An advantage of extension tubes is that you can use them with any of your lenses. If you buy a set, you can join two extension tubes together to give you even more magnification.


The only disadvantage of extension tubes is that there is some light loss. Adding an extension tube increases the effective aperture of the camera lens, which means you need to use either a longer shutter speed or higher ISO to compensate for the loss of light. Your camera, if it’s set to an automatic exposure mode, will take care of this automatically for you.

Using extension tubes

The best way to use extension tubes is to set the lens to manual focus. You can use the manual focusing ring on your lens to focus on the subject.


Depth-of-field is very narrow this close up. Don’t be afraid to raise your ISO in order to get a small enough aperture to give you adequate depth-of-field. If your subject is still, you can use a tripod – this will let you use a low ISO to maximise image quality and eliminate camera shake.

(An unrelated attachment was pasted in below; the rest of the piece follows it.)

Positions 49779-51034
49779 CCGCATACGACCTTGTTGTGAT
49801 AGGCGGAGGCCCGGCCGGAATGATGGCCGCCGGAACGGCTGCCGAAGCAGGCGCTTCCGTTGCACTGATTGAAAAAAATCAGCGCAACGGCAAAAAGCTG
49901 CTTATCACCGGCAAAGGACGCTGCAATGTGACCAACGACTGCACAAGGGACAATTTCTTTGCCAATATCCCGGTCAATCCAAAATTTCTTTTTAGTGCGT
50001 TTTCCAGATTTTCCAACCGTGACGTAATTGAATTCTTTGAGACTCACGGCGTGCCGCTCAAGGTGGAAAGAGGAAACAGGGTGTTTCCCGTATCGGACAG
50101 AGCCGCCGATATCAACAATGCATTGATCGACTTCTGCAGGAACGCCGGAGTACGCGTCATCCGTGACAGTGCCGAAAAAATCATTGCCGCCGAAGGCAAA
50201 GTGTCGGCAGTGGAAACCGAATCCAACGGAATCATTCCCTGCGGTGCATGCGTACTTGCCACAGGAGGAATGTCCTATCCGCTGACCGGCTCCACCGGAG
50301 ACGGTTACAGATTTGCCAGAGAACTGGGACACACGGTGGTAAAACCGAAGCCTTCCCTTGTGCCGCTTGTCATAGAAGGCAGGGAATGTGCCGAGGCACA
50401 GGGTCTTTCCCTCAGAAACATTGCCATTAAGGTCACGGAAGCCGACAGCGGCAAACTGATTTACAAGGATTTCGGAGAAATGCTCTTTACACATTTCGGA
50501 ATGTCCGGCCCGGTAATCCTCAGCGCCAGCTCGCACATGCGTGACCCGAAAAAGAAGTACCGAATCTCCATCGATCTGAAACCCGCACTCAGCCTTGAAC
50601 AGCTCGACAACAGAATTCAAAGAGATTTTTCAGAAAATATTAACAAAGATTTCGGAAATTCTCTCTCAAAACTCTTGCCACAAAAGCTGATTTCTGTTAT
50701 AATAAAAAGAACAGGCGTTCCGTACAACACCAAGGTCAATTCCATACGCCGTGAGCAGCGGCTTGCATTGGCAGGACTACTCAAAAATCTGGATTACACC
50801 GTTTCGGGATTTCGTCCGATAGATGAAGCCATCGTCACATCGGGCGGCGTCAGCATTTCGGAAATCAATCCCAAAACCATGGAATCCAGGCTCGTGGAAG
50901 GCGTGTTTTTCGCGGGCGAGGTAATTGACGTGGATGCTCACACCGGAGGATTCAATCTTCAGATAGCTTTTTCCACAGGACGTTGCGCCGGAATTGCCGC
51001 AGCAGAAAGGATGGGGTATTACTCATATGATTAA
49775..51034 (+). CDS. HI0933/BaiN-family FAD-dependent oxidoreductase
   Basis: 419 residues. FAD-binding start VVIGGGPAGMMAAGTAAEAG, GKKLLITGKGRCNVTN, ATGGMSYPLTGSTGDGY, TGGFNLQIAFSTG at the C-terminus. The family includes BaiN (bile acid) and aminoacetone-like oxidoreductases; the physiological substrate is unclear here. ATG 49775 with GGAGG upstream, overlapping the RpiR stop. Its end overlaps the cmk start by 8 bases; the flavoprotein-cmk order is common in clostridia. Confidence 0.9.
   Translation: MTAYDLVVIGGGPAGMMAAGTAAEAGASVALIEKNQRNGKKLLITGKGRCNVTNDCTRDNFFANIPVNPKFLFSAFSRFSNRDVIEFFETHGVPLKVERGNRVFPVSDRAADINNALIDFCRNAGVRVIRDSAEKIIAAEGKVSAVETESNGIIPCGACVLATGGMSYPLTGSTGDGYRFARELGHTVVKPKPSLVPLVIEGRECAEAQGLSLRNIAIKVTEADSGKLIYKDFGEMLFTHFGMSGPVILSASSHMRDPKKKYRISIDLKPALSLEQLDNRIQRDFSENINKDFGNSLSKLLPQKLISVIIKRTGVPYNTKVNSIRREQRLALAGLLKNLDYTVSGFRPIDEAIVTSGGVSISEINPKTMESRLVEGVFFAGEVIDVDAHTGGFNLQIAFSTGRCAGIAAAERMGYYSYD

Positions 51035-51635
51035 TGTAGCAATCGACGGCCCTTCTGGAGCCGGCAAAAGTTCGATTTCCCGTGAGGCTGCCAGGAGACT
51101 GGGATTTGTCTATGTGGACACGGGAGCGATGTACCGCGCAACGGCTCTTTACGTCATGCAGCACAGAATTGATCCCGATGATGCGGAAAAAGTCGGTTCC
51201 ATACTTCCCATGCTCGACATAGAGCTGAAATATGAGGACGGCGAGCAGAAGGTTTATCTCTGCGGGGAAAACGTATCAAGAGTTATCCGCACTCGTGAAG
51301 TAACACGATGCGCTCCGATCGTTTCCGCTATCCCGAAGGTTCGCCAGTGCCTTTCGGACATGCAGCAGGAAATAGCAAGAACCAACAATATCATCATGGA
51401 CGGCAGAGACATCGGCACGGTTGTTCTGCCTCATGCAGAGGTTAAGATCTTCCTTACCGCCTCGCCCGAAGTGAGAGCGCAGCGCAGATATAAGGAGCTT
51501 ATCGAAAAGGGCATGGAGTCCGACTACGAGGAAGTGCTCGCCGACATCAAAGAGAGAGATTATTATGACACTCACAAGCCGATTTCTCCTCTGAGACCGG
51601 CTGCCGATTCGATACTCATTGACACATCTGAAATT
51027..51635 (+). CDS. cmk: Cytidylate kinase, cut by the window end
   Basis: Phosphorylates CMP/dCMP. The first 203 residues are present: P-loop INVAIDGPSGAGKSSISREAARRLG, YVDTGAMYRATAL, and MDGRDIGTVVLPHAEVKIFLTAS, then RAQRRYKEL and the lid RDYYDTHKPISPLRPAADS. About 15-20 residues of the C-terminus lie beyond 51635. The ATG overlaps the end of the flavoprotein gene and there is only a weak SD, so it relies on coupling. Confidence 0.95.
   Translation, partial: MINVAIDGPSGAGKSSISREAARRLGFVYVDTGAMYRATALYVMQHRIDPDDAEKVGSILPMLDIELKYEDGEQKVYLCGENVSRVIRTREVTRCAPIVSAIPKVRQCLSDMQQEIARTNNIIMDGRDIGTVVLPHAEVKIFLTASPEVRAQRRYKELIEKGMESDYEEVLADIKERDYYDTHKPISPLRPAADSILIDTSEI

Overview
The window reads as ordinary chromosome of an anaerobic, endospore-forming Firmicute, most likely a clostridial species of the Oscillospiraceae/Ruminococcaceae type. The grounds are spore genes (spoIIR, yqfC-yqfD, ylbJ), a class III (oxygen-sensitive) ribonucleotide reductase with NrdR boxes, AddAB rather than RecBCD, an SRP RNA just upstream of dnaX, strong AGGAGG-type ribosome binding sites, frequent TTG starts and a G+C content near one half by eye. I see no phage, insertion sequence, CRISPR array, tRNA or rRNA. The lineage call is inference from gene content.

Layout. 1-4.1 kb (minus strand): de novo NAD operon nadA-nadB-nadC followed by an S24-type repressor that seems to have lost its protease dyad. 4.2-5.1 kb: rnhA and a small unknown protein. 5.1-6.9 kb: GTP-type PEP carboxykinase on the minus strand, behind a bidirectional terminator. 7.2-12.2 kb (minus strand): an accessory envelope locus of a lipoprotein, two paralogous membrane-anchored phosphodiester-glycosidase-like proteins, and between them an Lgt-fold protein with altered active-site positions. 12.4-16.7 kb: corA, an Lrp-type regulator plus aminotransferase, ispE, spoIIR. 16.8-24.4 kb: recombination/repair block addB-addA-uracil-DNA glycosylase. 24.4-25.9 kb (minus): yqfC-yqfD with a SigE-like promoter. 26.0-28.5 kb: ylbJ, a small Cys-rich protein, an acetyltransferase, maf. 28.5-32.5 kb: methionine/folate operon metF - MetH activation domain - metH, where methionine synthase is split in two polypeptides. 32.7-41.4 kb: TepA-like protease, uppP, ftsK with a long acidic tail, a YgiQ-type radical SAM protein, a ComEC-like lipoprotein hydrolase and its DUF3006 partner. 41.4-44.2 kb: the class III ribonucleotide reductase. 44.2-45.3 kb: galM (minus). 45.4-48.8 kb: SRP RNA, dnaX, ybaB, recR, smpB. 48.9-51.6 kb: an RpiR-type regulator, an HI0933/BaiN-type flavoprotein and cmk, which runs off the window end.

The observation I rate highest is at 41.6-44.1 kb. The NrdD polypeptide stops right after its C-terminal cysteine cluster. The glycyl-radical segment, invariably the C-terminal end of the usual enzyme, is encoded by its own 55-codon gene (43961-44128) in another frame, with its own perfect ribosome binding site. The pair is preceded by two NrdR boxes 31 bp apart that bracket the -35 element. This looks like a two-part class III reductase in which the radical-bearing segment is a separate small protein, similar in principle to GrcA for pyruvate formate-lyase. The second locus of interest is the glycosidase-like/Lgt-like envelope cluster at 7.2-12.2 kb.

If you are hand-holding the camera, you may need to use a faster shutter speed than normal to obtain a sharp image. The extra magnification also magnifies camera shake as well as the subject. Shutter speeds of 1/250 second or more are ideal.


What sort of thing can you take photos of with extension tubes? I like to use them for taking photos of flowers. I also had a lot of fun taking photos of my girlfriend’s eye (the opening image to the article). It’s a good illustration of how close you can get if you stack enough extension tubes together.

In Lesson #3 we’ll take a look at reverse lens macro!


You can learn more about close-up and macro photography in my new ebook Up Close: A Guide to Macro & Close Up Photography, available now from Craft & Vision.

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Andrew S. Gibson
Andrew S. Gibson

is a writer, photographer, traveler and workshop leader. He’s an experienced teacher who enjoys helping people learn about photography and Lightroom. Join his free Introducing Lightroom course or download his free Composition PhotoTips Cards!